July 13, 2005 12:39 PM PDT

Robot Hummer hits milepost in driverless challenge

Whizzing around a 1.5-mile racetrack in a military-style Hummer for seven hours may not be hard, but try it without a driver.

Carnegie Mellon's Sandstorm--an artificially intelligent, robotic car with drive-by-wire modifications, GPS (Global Positioning System) and radar sensors, and remote control emergency safeguards--drove 200 miles, or 131 laps, autonomously last week. That's a milestone for the university's Red Team in the race to out-drive 39 other robotic vehicles and win the 2005 DARPA Grand Challenge, a desert race with a $2 million prize sponsored by the Defense Advanced Research Projects Agency, the research arm of the U.S Department of Defense.

"That doesn't sound like a big deal for a human-driven car, but it is a very big deal for the pioneering of computer-driven vehicles," Red Team leader and Carnegie Mellon robotics professor Red Whittaker said Wednesday in a statement.

It certainly surpasses Sandstorm's performance last year during the first DARPA race. Sandstorm lost the challenge driving the fastest and farthest, making it only 7.3 miles on a 142-mile course before spinning its wheels. No team claimed the prize.

The 2005 contest, to be held Oct. 8 in a location yet to be disclosed in the Mojave Desert, is sure to prove difficult, despite advances from robotic leader Carnegie Mellon and other new contenders this year including Stanford University's Racing Team. DARPA recently told contestants that this year it would include artificial obstacles on the longer, 175-mile course.

Whittaker said that the recent test, at Pittsburgh's BeaveRun MotorSports Complex, helped the team learn that its hardware and software are reliable. The vehicle's exterior sensors help the car see the road and avoid obstacles, while the car's computers command the driving. During the test, the robot averaged 28 mph, with a top speed of 36 mph.

"Sandstorm ran a quick pace on this track, but the Mojave will not be so easy or forgiving. To finish first, you must first finish," Whittaker said.

Carnegie will also host another vehicle, the Hummer H1ghlander, in the semifinals, which take place Sept. 26 at the California Speedway at Fontana.


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Robotic Hummer
What job will they replace next?
Posted by oconnmic (28 comments )
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President of The US?
Posted by (2 comments )
Link Flag
High Schoolers Beat Them Last Year
The DARPA group from my son's high school, Palos Verdes High,
beat out Carnegie Mellon last year. There a number of groups
competing in the DARPA challange, including PV High once again. I
wonder why the story is devoid of reporting on the performance of
these other groups.
Posted by Greg Sparkman (82 comments )
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I beleive thats because this vehicle is the heaviest, potentially fastest, and potentially most dangerous contender in the competition.

Therefore to have it sucessfully navigate a long distance at high speed without incident is noteworthy.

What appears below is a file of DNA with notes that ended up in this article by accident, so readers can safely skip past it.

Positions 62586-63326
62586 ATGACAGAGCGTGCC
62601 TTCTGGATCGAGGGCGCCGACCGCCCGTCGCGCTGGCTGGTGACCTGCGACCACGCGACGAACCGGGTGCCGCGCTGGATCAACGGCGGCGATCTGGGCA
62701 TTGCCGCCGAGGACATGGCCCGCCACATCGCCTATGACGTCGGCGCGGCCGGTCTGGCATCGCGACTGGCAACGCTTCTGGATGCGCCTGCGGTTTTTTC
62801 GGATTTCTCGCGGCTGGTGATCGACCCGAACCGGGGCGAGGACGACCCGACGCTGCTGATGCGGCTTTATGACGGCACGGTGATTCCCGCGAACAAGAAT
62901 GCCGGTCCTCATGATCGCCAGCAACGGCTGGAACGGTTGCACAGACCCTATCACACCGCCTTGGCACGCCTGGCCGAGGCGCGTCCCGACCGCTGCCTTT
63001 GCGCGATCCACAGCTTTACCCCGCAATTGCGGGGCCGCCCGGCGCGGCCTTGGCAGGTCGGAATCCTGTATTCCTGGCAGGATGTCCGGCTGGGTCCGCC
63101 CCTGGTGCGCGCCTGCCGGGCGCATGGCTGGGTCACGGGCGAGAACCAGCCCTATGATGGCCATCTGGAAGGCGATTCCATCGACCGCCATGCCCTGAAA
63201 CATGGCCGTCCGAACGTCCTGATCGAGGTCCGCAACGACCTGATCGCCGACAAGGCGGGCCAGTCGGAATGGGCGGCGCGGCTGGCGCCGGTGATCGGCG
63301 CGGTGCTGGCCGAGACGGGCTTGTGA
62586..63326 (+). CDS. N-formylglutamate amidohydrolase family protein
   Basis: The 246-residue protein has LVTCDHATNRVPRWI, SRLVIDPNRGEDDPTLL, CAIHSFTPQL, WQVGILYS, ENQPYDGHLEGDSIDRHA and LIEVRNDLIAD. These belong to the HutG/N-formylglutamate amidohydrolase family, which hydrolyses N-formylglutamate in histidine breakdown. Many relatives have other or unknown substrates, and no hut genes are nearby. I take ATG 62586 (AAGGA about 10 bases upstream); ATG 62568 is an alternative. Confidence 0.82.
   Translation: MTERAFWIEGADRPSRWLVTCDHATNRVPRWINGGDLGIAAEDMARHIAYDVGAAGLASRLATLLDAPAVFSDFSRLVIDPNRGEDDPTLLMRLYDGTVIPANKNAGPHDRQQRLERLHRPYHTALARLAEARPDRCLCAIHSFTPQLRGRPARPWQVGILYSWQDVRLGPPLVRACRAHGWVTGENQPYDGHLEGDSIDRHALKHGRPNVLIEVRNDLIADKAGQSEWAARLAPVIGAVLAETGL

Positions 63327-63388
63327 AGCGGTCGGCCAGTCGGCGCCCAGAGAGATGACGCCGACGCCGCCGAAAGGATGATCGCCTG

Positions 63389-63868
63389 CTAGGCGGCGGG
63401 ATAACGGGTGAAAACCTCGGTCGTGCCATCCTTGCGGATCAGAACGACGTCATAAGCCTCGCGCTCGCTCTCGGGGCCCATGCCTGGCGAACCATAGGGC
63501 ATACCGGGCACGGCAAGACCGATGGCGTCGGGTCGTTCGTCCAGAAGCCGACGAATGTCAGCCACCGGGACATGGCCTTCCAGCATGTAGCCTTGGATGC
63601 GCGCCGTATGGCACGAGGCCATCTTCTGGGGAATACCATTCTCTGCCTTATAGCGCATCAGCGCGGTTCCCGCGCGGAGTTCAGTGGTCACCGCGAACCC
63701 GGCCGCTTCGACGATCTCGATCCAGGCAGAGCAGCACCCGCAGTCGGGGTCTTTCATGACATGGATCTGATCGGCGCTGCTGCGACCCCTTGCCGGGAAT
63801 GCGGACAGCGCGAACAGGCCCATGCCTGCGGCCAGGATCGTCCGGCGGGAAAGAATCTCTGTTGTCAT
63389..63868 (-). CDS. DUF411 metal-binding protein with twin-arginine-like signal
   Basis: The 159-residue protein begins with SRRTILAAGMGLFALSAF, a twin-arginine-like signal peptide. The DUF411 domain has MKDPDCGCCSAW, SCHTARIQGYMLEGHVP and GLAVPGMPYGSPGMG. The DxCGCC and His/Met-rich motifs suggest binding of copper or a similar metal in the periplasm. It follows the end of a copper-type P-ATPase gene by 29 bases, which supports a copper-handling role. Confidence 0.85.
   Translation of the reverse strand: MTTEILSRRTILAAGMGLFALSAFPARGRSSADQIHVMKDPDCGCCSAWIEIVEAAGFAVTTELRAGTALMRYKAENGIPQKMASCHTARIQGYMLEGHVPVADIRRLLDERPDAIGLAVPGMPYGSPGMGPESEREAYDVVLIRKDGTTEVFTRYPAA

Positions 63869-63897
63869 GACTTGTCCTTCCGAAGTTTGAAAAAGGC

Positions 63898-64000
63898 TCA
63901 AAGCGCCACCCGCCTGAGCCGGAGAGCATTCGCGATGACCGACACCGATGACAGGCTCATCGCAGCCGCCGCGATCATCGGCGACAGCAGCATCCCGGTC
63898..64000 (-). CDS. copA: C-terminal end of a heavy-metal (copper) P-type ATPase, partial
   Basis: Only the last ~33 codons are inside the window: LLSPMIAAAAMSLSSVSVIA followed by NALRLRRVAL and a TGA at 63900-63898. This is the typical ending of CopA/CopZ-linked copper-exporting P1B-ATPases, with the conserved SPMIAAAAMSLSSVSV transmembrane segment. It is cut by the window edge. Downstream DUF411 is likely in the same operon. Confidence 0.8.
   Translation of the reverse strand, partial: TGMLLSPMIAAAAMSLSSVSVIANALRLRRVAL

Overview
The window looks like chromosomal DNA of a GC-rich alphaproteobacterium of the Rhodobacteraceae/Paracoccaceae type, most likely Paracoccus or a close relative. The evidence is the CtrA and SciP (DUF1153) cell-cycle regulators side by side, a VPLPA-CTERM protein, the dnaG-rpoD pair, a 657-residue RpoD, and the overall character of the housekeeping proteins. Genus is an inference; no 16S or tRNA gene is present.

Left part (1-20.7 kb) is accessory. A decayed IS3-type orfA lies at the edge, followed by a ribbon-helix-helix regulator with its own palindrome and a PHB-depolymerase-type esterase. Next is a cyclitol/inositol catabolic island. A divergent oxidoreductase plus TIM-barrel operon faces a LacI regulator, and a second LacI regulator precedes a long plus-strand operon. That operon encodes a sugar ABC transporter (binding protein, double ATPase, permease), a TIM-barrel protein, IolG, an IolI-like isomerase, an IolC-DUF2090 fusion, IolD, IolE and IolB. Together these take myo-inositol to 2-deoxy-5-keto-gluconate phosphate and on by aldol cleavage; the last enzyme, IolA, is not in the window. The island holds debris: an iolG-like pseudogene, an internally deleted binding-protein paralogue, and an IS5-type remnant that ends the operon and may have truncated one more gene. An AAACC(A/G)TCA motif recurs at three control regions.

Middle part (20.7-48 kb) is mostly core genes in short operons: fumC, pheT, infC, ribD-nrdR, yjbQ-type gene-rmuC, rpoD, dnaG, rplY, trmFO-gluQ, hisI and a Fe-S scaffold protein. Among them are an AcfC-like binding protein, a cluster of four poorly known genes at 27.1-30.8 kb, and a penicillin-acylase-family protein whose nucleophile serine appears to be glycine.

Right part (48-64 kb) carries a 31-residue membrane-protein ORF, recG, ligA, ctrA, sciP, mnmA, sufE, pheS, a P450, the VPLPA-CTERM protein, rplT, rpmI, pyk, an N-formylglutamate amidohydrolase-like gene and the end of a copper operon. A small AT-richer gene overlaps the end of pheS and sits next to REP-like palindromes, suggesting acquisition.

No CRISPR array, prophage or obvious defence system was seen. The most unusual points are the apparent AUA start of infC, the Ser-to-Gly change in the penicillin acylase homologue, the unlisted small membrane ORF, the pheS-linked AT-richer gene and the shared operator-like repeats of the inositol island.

The story isnt about the DARPA Challenge and its contestants, its about the progress of the CMU team and their creation specifically.
Posted by Fray9 (547 comments )
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Beat them in what...?
I think the reason they werne't mentioned is that they weren't a serious competitor. I can't seem to find exactly what Palo Verdas beat CMU in. The DARPA website (<a class="jive-link-external" href="http://www.darpa.mil/grandchallenge04/media/final_data.pdf" target="_newWindow">http://www.darpa.mil/grandchallenge04/media/final_data.pdf</a>)
says for Carnegie Mellon:

&lt;&lt;Vehicle 22 - Red Team - At mile 7.4, on switchbacks in a mountainous section, vehicle
went off course, got caught on a berm and rubber on the front wheels caught fire, which
was quickly extinguished. Vehicle was command-disabled.&gt;&gt;

For Palo Verdes:

&lt;&lt;Vehicle 10 - Palos Verdes High School Road Warriors - Vehicle hit a wall in the start
area. Vehicle was removed from the course.&gt;&gt;

Further reading of this document puts nine groups ahead of Palo Verdes... Maybe you're thinking of another competition or I'm in error, but to blindly assert that Plao Verdes beat Carnegie Mellon seems very uninformed and misleading.
Posted by (1 comment )
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CMU Spent Enough To Get There
From what I have heard Carnegie Mellon has spent upwards of $5 million dollars on developing their vehicle, trying to win a $2 million prize. Other teams that are still in the competition have spent as little as $100,000. If they both cross the finish line, which one do you think the Army will be most interested in?
Posted by SleepyHollowUSA (3 comments )
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Thats what it takes..
The army wouldn't have to pay for development of the winning
system just the implementation. Why would the army spend the
same amount on development that's already been done? Your logic
is flawed.
Posted by montgomeryburns (109 comments )
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